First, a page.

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### Thermofluid mechanics inclined plane

As shown in the attacked image, a tank has an inclined wall at an angle of 450 to the horizontal. On this wall, there is a 1m square door that is hinged at A and has a simple latch at B. The distance ...
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### Spring pendulum system [closed]

Find the Lagrangian and the equations of motion for the system described by the figure using the Lagrange multipliers method. The mass $m$ can slide frictionless along the massless rigid rod of the ...
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### Creasing of a material at the molecular level

What exactly happens when a material (particularly paper or even cloth or a metal) is folded to form a crease? Why is it that a creased material tends to retain form, while a lightly folded one, ...
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### Is it possible to find the G forces of one of the axis rather than the total?

I am investigating the g-forces and acceleration experienced on roller coasters and have data for $x$, $y$ and $z$ acceleration every $0.2$ seconds of the ride as well as the total acceleration and ...
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### Why an object with double length have the same friction? [closed]

I didn't really got the highlighted part.
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### Eddy current damping heat generation

Background According to this source (page 7): https://deepblue.lib.umich.edu/bitstream/handle/2027.42/109373/me450w10project16_report.pdf?sequence=1 the "braking" torque a magnetic field on a ...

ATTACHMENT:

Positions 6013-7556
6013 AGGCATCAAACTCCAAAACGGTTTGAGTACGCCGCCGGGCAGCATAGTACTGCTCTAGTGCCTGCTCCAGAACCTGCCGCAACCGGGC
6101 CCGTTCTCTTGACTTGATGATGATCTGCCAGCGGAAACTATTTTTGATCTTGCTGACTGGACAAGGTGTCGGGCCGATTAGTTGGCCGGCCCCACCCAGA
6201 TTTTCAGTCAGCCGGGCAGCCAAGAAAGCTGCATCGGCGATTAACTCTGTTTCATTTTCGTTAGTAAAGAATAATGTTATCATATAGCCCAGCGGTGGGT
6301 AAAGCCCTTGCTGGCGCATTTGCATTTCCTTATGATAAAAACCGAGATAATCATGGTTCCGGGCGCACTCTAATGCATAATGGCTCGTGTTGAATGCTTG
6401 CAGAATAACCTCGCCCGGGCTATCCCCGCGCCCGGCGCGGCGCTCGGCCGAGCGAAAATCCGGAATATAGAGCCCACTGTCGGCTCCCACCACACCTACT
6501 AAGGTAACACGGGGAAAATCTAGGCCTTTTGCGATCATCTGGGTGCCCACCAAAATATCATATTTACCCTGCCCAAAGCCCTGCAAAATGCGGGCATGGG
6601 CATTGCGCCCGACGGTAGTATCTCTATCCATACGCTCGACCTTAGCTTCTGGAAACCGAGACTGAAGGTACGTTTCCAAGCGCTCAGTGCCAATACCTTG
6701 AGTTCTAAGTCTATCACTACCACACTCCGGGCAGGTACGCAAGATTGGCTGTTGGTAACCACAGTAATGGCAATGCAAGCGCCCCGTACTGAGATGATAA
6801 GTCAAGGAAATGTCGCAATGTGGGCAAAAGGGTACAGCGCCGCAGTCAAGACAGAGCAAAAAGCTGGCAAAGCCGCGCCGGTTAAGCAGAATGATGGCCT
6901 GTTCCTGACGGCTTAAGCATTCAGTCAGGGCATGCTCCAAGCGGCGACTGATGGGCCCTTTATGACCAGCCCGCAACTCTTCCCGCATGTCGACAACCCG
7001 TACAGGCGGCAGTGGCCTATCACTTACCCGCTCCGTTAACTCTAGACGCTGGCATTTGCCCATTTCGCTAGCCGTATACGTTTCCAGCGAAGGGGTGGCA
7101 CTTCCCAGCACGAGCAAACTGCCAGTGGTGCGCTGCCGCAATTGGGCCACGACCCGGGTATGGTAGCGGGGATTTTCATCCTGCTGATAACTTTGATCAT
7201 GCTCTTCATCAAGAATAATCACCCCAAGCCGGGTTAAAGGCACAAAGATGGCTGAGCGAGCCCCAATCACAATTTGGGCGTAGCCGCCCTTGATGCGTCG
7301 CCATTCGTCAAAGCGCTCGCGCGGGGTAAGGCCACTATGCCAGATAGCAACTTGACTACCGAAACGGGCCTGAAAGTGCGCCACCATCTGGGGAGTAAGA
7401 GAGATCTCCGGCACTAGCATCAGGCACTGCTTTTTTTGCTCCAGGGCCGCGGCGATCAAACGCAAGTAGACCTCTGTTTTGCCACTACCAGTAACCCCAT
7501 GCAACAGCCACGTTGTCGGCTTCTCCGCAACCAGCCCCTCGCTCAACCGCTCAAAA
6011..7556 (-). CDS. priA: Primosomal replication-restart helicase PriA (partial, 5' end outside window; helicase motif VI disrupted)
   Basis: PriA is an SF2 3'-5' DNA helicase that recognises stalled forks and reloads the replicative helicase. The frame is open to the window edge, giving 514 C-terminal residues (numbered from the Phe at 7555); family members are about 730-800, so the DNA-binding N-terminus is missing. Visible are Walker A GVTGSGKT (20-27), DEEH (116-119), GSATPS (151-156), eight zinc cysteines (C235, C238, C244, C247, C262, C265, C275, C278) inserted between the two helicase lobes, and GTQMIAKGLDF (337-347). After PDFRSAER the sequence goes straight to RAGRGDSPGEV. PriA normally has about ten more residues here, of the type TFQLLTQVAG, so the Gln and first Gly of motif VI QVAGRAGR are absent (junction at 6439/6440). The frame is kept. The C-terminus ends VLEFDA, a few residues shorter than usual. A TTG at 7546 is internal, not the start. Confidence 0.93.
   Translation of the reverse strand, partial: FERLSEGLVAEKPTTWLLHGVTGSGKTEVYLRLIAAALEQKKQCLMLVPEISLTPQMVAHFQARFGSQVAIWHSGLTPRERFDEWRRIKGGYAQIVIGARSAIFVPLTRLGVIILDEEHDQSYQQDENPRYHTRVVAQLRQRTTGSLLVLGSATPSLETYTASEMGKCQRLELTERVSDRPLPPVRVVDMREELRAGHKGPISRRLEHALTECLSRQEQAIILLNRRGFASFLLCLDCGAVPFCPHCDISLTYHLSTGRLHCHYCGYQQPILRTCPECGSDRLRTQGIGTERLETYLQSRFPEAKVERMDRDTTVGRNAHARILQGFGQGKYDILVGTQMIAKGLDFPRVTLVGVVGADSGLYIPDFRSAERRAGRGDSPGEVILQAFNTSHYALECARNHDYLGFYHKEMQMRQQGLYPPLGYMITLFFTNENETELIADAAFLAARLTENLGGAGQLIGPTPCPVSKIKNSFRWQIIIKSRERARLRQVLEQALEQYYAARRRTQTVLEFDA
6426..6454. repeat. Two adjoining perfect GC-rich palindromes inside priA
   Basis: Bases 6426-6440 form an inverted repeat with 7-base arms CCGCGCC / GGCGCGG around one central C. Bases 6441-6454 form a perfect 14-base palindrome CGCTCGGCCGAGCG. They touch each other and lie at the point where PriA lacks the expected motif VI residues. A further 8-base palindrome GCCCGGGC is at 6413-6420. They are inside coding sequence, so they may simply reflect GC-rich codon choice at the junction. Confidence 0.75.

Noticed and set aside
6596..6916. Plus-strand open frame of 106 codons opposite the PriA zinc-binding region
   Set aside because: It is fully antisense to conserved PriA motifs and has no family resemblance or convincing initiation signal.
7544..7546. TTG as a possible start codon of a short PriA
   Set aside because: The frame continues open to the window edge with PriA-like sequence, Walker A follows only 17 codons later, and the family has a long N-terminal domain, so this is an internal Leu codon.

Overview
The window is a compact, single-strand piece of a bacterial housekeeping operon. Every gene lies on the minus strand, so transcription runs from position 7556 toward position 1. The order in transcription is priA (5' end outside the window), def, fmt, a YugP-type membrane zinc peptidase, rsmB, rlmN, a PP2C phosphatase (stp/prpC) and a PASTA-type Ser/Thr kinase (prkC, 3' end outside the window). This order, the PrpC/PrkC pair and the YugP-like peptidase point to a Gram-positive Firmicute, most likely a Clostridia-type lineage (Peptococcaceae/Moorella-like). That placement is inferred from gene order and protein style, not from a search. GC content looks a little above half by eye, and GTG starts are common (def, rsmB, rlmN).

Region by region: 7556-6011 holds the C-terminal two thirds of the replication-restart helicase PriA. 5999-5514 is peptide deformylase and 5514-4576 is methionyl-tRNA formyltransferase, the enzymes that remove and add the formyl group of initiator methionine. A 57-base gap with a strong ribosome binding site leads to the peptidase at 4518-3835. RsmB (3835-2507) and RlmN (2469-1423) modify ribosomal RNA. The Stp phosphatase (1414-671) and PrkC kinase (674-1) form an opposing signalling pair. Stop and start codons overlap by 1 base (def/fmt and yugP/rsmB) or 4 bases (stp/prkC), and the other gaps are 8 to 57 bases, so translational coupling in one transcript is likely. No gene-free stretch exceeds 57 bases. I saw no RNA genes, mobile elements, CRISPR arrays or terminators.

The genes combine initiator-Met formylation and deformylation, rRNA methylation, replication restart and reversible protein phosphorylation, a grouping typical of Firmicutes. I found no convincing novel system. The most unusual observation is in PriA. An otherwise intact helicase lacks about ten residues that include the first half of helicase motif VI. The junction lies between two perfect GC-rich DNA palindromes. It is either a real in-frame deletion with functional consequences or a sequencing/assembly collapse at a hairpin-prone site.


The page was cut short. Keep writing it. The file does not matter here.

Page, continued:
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### Displacement of an object dropped from a cliff [closed]

An object is dropped from a cliff. How far does the object fall in the third second? Assume that $g = 10 \, \mathrm{m/s^2}$. A: 10 m B: 20 m C: 25 m D: 45 m
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### Question about the apparent loophole in principle of least action

In Lagrangian formalism, given two points $(x_1,t_1)$ and $(x_2,t_2)$, we ask the question which paths $x(t)$ make the action $S=\displaystyle \int_{t_1}^{t_2}L\ \mathrm dt$ stationary and satisfy the ...
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### Is there a proof from the first principle that the Lagrangian L = T - V?

Is there a proof from the first principle that for the Lagrangian $L$, $$L = T\text{(kinetic energy)} - V\text{(potential energy)}$$ in classical mechanics? Assume that Cartesian coordinates are ...
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### Dynamics of pairwise distances in the $n$-body problem

Consider the $n$-body problem where we are interested in describing the time evolution of $n$ masses interacting through a potential $U$. Let $D$ be the matrix containing all pairwise distances ...
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### Coordinate Transformation in Classical Mechanics

The coordinates in one inertial frame are represented by $(x,t)$. Under coordinate transformation, the coordinates in another inertial frame can be represented by $f(x(t),t)$. It can be shown that the ...
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### Why rubber is incompressible material?

Why rubber is incompressible material? I know its Poisson's ratio is nearing to 0.5. So I don't understand physically, what it means by 0.5 Poisson's ratio and incompressibility. When I tried ...
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### Would it be possible to kill a flea or mosquito with a high probability using high pressure and low volume? [closed]

I was thinking about how to kill off some bugs in the house and it dawned on me that part of the ritual of spraying down insects is the spray itself - they don't seem to handle the pressure well, and ...
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### Problem with derivation of phonons in crystal

In this derivation of phonon solutions, everywhere, we are forcefully assuming the wavelike characteristics along the length of the chain. While all we can deduce for finding out the fundamental ...
### Different subscripts for $\nabla$ operators while deriving force on system of many particles
Consider a system of 4 particles in an external conservative field. So force acting on each particle is derived from potential energy $U(x,y,z)$of the particle+field system: Total (external) force on ...